Putting is one of the most challenging aspects of the game of golf. Many golfers nowadays are looking for quick and easy fixes to their putting woes, and they don’t want to hear that it’s going to take time and effort to correct bad habits. Practice makes perfect and if you want to straighten out your putts, that’s exactly what it will take.
Reading The Green
The ability to read a green and see the path your ball will follow takes years to develop. It’s easy to get frustrated on the green but keep in mind that even the pros miss “simple” putts. Undulations, slopes, and grass conditions can all play a factor into the way your ball will roll. If you watch any professional golf, you will often see a golfer and their caddy standing back from the ball on a green and discussing the putt. They always get a nice wide perspective on the green they are trying to read, and they pay close attention to the high and low points.
From reading the green, golfers decide how the ball will break, or move from side to side during the roll, and whether the putt is uphill or downhill. If you are ever stumped on whether or not a putt will be uphill or downhill, get a good look at the putt from the side. Sometimes, this side-view of your putt will highlight the slope and give you a better idea of how hard to hit it.
Setting up your putt properly can make all the difference, but it is a point of contention among some golfers. Pace of play is important, especially when playing a challenging course. Try to hurry to your ball once you’re on the green so that while your fellow players are hitting their shots, you can plan out how to hit yours.
One of the toughest parts about putting, especially on short-cut greens, is hitting the ball with the perfect weight or power. In order for the ball to roll along your planned path and into the hole, you can’t hit it too hard or too soft. A technique that I have found to be useful on the practice green is to grab a bunch of balls and stand a fair distance from the hole. Make sure that there aren’t other golfers to interrupt. If the coast is clear, try lobbing a ball towards the hole and try to get it as close as possible. Don’t worry about your aim left or right too much but focus on distance.
This drill can help you figure out the speed of the greens, and that way you know what to expect on the course.
Keep lobbing until you feel like the majority of your throws have the right weight. Once you get the hang of the power required to lob the ball to the hole, grab your putter and try to do the same. Many beginners find that lobbing the ball makes it much easier to feel the weight needed to roll right to the hole. This is a good way to get accustomed to freshly mowed greens, or just to get back in the swing of things after a long off-season.
Another difficult aspect of putting is striking the ball true and straight. Once you know the path you want your ball to follow, and how hard you want to hit it, it’s not as simple as lining up your feet with the imaginary path and swinging away… but lining up your feet is a good starting point. A major factor in how straight your ball will roll is how square the face of your putter is on impact. If the putter face is “open”, or the toe is behind the heel, your putt will miss to the right for a right-handed golfer, and to the left for a left-handed golfer. The opposite is true for a “closed” putter face, or when the heel is behind the toe. So how do you correct that?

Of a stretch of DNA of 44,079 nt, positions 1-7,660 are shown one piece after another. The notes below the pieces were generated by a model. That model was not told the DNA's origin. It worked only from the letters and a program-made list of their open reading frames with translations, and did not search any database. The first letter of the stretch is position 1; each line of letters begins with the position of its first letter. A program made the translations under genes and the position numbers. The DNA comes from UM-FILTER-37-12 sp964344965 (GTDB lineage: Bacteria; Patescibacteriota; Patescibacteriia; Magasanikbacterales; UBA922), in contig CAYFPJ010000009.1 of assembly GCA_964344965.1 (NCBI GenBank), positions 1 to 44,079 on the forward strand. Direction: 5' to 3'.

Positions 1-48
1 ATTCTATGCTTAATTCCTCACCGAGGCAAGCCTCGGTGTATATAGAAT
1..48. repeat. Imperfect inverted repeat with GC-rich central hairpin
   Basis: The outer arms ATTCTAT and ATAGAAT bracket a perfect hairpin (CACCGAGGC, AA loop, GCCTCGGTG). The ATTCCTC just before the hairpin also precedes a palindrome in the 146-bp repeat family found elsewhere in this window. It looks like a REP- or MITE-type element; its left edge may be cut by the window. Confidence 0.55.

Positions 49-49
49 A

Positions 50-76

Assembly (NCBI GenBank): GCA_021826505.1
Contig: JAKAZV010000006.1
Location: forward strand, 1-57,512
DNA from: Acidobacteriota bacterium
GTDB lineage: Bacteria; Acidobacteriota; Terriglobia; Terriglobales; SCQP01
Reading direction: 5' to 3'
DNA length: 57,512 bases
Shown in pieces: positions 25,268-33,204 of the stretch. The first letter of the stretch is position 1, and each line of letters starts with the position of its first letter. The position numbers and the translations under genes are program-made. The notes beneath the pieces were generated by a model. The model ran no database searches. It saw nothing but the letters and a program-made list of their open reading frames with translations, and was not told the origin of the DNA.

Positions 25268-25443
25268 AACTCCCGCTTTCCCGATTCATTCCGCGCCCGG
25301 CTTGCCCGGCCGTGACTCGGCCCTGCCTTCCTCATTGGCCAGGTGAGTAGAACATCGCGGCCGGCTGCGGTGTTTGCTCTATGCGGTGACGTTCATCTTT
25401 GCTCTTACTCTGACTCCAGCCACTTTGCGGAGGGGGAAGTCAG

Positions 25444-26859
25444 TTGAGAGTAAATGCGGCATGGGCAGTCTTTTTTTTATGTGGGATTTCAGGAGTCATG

First off, you should make sure that your setup is proper and that the ball is a natural distance away from you. Feeling comfortable while putting is important, but so is trying to keep a straight swing path. The ideal putting stroke would be if the handle of your putter was anchored in place, and the head of the club was pulled back and dropped like a pendulum. Trying to imitate a pendulum with your putting stroke can improve control greatly. As long your setup is right, you should be able to lightly grip the putter handle and swing along a straight path. Take some practice swings beside the ball and watch the club head swing straight. This is a good way to get a feel for the putt before you swing.
Two Ball Drill for Putting
So now your setup is perfect, your swing path seems straight, but you can’t seem to get a consistent putt. Maybe your putter face is open or closed at impact! A good exercise for correcting that is the two ball drill. Place two balls on the green side by side and try to hit them at the same time. If the outside ball goes further, then you know your club face is closed at impact. If the inside ball goes further, then you know your club face is open at impact. The goal is to try and get the two balls to leave your putter at the same time, and to roll about the same distance.
As you can see, the inside ball went further and so the putter face was "open" on contact.
If you can’t seem to make those balls roll consistently, (like me...) you should probably go back to your setup and make sure that you’re addressing the ball properly, and that your swing path is straight and smooth.
Keep on hitting two balls even after they start to roll the same distance. You want this to be your default putting stroke so the more consistently you can hit those two balls the same distance, the better.
I can’t stress enough that when it comes to putting, practice makes perfect. The best putters in the PGA are out on the greens constantly, and that’s really the only way to perfect the art of the putt. There are hundreds of useful drills out there to improve your putting, but practice and experience are truly the best teachers.